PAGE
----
East Longmeadow has an annual open town meeting held on the third Monday in May presided over by an elected Moderator whom also is responsible for appointing the town's Finance Committee. Special town meetings may be held throughout the rest of the year if a minimum of certified signatures are gathered from registed voters (200), one is called for by the town's chief executive board and if no selectmen are in office this duty falls either to the Town Clerk or a Justice of the Peace. (Consult the Massachusetts General Laws for more detailed information.)The chief executive board in the town is the Board of Selectmen. It consists of three part time members who hold three year staggered terms.

Current Members of the Board of Selectmen- Jack Villamaino, Chairman- James Driscoll, Chairman Board of Health- Paul Federici, Board Clerk

Besides this board which also serves the role of Fire and Police Commissioners, the town has a series of independent Executive Boards. The Boards of Public Works, Planning, Library Trustees, Assessors, a School Committee and an independent yet elected Housing Authority Board. The town also has numerous advisory boards under these various executive boards.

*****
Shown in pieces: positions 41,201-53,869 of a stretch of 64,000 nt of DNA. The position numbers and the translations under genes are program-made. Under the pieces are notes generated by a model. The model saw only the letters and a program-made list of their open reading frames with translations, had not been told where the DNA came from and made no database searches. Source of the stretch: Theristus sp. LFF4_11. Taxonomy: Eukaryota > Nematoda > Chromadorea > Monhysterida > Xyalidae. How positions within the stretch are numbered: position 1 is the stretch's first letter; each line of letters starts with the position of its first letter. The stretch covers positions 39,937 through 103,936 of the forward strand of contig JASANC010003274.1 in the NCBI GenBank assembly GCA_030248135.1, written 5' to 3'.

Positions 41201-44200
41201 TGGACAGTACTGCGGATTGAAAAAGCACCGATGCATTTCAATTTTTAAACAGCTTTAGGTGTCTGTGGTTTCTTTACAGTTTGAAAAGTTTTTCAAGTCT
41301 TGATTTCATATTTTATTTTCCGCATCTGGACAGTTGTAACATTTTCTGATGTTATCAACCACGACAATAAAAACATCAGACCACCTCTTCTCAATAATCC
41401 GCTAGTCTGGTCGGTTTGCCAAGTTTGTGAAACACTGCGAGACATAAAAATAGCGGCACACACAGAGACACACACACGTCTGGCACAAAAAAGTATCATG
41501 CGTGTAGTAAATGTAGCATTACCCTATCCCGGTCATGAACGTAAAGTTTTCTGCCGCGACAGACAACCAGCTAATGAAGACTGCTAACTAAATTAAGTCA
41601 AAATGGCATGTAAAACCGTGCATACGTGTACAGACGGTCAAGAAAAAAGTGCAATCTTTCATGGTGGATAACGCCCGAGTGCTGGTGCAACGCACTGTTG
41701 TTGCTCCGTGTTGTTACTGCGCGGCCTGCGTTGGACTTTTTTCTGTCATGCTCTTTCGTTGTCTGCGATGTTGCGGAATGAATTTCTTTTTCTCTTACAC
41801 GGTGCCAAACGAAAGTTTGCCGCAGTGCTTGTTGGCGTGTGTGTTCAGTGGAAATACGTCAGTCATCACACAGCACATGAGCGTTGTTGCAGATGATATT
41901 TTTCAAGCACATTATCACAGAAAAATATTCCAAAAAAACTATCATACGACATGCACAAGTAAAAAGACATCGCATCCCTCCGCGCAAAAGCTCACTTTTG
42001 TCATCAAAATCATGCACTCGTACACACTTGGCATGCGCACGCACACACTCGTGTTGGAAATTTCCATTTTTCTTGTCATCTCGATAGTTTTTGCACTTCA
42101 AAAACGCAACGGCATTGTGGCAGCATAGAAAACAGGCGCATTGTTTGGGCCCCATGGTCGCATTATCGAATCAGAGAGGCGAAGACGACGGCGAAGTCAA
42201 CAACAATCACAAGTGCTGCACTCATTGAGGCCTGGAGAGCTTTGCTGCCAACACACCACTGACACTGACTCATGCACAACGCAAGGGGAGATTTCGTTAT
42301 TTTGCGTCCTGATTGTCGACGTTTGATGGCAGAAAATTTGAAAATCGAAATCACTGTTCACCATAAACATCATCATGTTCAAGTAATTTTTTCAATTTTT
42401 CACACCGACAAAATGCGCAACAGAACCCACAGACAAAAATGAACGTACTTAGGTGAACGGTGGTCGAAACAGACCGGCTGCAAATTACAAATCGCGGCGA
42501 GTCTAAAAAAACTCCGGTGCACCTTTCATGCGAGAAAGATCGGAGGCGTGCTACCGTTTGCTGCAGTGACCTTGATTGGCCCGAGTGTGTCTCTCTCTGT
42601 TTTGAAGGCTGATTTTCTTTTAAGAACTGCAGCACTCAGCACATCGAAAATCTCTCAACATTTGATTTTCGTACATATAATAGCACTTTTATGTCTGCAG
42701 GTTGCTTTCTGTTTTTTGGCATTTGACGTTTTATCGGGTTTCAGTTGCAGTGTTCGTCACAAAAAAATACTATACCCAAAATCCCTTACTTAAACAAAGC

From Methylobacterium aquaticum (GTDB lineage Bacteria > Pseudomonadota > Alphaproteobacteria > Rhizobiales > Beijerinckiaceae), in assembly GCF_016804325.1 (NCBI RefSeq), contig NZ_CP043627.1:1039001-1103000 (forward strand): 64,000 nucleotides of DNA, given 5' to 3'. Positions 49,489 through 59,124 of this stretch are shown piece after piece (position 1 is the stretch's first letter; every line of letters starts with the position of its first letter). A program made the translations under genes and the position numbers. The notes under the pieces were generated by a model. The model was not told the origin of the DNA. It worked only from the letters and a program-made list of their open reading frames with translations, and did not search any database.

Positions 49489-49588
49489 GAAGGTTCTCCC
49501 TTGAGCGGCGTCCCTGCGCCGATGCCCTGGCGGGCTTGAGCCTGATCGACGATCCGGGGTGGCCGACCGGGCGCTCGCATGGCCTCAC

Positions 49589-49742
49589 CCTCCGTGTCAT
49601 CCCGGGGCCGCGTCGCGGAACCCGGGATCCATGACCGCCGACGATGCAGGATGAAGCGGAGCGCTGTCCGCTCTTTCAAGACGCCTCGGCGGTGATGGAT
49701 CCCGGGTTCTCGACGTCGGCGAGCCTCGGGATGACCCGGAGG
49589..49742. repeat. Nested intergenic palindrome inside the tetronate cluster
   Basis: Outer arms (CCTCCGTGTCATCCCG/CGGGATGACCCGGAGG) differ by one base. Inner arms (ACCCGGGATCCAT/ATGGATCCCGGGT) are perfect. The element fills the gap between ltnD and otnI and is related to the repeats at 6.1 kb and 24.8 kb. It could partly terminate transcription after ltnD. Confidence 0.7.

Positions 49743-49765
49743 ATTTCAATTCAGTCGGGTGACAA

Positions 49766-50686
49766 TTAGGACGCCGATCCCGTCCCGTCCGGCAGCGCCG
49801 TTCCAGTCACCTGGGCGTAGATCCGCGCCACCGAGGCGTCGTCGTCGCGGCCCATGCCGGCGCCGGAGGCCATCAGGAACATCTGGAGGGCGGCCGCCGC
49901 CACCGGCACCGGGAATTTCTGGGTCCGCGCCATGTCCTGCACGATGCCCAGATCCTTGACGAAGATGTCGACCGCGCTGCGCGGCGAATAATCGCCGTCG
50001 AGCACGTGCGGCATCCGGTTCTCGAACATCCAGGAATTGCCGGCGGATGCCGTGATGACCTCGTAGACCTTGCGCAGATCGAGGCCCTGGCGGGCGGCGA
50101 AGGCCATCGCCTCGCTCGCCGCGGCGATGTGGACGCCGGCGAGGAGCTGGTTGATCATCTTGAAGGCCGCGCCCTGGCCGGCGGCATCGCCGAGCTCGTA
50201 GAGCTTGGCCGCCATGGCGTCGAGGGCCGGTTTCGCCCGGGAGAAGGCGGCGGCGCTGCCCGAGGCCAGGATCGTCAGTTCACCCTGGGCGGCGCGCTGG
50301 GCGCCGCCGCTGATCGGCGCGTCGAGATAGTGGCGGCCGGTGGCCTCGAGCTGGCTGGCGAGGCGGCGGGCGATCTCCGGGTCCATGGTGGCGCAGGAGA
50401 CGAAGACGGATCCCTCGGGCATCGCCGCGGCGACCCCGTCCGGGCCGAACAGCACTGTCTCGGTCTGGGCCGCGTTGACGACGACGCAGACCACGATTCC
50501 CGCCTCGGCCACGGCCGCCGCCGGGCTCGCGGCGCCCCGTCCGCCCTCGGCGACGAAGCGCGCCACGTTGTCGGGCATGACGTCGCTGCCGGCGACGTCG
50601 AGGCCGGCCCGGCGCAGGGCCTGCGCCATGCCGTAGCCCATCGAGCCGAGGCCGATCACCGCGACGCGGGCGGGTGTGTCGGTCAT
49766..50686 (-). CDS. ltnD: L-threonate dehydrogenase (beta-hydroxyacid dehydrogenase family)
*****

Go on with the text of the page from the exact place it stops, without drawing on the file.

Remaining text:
Notable residents

Current Residents

Former Residents Living and Deceased

  • Erik P. Kraft - Writer, grew up in East Longmeadow, and his novel Miracle Wimp is set there

Tom Rogan - Videographer and producer, grew up in East Longmeadow


  • "East Longmeadow Massachusetts, 1894-1994 : Centennial edition", Heather Ewell Huntley. (Editor). [East Longmeadow, Mass. : s.n.] : State College, PA : Jostens Printing & Publishing Division, 1994.

External links

Embed code:

Got something to say? Make a comment.
Your name
Your email address